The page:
In January of this year, rumors started flying about a new Diesel limited edition that would be made with some unique tobacco. Eventually dubbed Crucible, the cigar uses an Ecuadorian Medio Tiempo wrapper, along with a Honduran La Entrada Copan binder and filler composed of Nicaragua leaf from A.J. Fernandez’s Los Cedros farm in Estelí, Condega and an undisclosed leaf that is described as neither Nicaraguan nor Honduran. Because of the tobacco, the Crucible is limited to 1000 boxes of 12, or 12,000 cigars total.

The description from the newsletter in January put it thusly:


Diesel Crucible: A limited, one time run of about 10,000 cigars. We can’t reveal all of the secrets that make this cigar so rare, but one component is a very special filler leaf grown in Honduras. At the onset of the embargo, as tobacco growers and cigar makers fled Cuba, many came to Honduras in search of new land. Most initially settled in an area outside Copan, Honduras where they grew tobacco for several years due to the climate which they felt most rivaled their native Cuba. However, after several successful crops, disease and mold set in, thus rendering the land unusable, forcing growers into regions in other parts of Copan, Jamastrán and Talanga. Almost a decade ago, one particular grower returned to the region, planting various test crops with different seeds engineered to resist the diseases plaguing the tobaccos decades before. After years of failure, the first successful test crop was harvested in 2010 and the results were fantastic. The entire first crop from 2010 was purchased by AJ Fernandez and some was set aside just for Diesel Crucible. This tobacco is strong, robust and a great throwback tobacco from a bygone era that imparts a unique taste. Diesel Crucible will come in only one size, a large torpedo that’s complex and rich with competing flavors ranging from spice and earth to leather and nuts.

The Cigars International website has a slightly different and somewhat over the top description after the release:

Diesel Crucible utilizes a rare, extra-fermented ’Media Tiempo’ wrapper leaf – the key to this cigar’s awesome flavor, but also the reason for its exceedingly limited nature. Beneath this sultry wrapper, a powerful blend of bold tobaccos awaits. Nicaraguan long-leaf ligeros mingle with a ‘secret,’ proprietary strain of long-leaf ligeros. These tobaccos marry in the aging vaults, producing an eventful smoke opening with brute-like strength and flavor. A memorable blast of spice begins the experience, while a supporting cast of chocolate and espresso soothes the senses. Each Crucible burns slow, offering additional notes of spices, earth and sweet wood. The smoke is full-bodied, but the refined smoothness and balance is uncanny, in true AJ form. The level of complexity is equally outstanding. Nay! Outstanding is an understatement, Diesel Crucible truly is a pleasure to burn.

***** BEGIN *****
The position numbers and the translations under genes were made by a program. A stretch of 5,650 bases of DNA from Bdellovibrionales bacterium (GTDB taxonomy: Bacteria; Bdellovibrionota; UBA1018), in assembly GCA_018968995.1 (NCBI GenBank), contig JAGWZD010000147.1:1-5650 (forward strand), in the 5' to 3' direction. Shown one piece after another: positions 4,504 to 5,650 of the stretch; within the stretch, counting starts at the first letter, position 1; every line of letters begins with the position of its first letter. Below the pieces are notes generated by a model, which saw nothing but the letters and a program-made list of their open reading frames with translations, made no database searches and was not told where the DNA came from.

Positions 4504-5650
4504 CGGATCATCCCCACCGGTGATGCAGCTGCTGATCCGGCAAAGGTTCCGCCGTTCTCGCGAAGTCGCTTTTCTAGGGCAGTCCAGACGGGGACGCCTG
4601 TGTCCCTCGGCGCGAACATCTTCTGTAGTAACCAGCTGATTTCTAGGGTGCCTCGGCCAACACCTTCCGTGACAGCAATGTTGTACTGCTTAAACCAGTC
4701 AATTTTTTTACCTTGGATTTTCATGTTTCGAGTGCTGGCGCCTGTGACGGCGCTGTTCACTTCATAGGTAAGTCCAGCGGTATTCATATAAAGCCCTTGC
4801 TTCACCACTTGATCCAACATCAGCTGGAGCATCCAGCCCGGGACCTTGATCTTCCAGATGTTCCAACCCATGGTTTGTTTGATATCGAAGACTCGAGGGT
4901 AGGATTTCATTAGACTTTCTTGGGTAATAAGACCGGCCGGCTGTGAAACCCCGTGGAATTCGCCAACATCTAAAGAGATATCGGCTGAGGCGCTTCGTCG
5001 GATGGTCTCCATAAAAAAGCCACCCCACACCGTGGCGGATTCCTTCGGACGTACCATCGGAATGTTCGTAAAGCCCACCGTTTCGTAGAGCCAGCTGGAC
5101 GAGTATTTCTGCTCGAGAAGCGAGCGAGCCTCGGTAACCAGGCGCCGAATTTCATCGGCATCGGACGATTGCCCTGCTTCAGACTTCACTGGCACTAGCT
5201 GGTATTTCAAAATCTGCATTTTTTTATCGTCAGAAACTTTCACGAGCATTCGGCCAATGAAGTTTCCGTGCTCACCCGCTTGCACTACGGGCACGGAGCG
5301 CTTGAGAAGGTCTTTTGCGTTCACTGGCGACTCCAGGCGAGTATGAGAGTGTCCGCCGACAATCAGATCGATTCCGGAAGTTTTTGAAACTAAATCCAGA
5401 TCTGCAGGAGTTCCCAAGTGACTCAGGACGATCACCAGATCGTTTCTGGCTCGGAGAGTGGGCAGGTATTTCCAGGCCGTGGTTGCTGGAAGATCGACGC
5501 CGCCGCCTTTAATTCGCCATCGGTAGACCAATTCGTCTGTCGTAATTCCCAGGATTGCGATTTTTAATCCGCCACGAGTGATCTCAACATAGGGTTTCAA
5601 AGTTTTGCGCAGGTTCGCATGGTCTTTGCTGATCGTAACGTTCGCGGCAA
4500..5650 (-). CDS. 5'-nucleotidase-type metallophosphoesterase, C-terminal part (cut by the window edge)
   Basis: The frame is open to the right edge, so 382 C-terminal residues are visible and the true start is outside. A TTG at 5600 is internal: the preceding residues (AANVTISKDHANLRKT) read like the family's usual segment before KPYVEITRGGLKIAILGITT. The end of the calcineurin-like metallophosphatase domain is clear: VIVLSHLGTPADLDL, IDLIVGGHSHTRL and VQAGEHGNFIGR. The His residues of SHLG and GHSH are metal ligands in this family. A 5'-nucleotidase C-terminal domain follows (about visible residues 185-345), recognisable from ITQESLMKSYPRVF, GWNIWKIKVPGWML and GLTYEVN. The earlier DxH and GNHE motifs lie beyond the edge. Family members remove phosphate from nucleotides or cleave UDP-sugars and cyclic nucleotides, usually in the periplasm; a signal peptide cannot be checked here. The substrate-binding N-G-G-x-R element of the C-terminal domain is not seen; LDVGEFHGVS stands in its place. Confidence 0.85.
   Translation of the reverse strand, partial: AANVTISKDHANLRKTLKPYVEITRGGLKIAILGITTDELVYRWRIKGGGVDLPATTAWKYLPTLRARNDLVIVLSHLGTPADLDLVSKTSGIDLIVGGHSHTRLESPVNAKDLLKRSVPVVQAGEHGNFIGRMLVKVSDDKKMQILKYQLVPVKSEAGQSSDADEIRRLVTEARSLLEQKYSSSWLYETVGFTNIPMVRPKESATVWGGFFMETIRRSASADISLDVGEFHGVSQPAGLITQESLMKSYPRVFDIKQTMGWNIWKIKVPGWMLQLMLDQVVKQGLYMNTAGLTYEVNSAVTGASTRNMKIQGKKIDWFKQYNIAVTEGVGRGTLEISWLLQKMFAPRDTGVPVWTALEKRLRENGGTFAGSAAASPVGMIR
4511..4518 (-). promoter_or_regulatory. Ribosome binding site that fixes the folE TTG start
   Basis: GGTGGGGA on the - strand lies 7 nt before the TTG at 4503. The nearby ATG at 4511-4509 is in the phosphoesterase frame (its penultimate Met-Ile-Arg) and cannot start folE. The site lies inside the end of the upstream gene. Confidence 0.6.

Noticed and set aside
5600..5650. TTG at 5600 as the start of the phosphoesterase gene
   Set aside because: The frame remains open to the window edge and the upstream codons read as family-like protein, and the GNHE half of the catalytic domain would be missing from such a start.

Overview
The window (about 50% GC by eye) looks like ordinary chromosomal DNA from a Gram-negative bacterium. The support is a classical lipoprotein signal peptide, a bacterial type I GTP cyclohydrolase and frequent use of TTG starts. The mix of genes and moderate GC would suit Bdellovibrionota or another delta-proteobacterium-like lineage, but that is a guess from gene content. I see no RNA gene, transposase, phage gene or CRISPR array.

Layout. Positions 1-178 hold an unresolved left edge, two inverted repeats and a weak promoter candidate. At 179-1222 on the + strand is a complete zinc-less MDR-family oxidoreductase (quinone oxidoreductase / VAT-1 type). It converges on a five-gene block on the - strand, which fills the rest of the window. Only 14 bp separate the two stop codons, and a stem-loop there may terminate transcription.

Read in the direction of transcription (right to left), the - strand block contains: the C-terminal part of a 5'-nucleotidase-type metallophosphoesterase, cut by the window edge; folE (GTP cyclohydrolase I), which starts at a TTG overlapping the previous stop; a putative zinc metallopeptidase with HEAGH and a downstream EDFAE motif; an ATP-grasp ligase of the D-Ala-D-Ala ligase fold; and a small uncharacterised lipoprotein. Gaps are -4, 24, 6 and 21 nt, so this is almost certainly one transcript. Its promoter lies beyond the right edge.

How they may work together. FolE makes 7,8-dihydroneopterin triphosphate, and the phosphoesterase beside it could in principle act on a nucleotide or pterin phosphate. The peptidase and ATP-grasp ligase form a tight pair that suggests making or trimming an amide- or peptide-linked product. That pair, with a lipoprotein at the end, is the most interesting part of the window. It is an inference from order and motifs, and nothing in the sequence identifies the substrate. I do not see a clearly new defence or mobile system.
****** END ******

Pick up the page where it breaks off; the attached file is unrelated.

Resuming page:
The Diesel Crucible joins three other blends in the Diesel line. In total, they are:

  • Diesel Unholy Cocktail (5 x 56)
  • Diesel Shorty Ltd. Edition (4 1/2 x 60)
  • Diesel Unlimited (Multiple Sizes)
  • Diesel Crucible (6 1/2 x 52)

Diesel Crucible 1

  • Cigar Reviewed: Diesel Crucible
  • Country of Origin: Nicaragua
  • Factory: Tabacalera AJ Fernandez Cigars de Nicaragua S.A.
  • Wrapper: Ecuadoran Habano Medio Tiempo
  • Binder: Honduras
  • Filler: Nicaragua & Proprietary Honduras
  • Size: 6 1/2 Inches
  • Ring Gauge: 52
  • Vitola: Toro
  • MSRP: $12 (Boxes of 12, $144)
  • Date Released: April 2012
  • Number of Cigars Released: 1,000 Boxes of 12 Cigars (12,000 Total Cigars)
  • Number of Cigars Smoked For Review: 3

The Honduran wrapper is not overly attractive, almost a pale brown color with spots and veins all over the place. It is slightly spongy when squeezed and smells of manure, leather, hay and coffee.

The first third of the Crucible starts out with an almost overwhelming leather note and a strong amount of spice on the tongue and lips. Together with some black pepper, the spice creates an initial harshness, although both begin to die down around the fifteenth puff, but remain a strong note in the profile. Eventually, I am able to start tasting a few other flavors to go along with the dominant leather, mainly earth, bitter dark chocolate and wood. Both burn and draw are fine, but nothing outstanding. Strength starts out as a medium-full and seems to be going nowhere.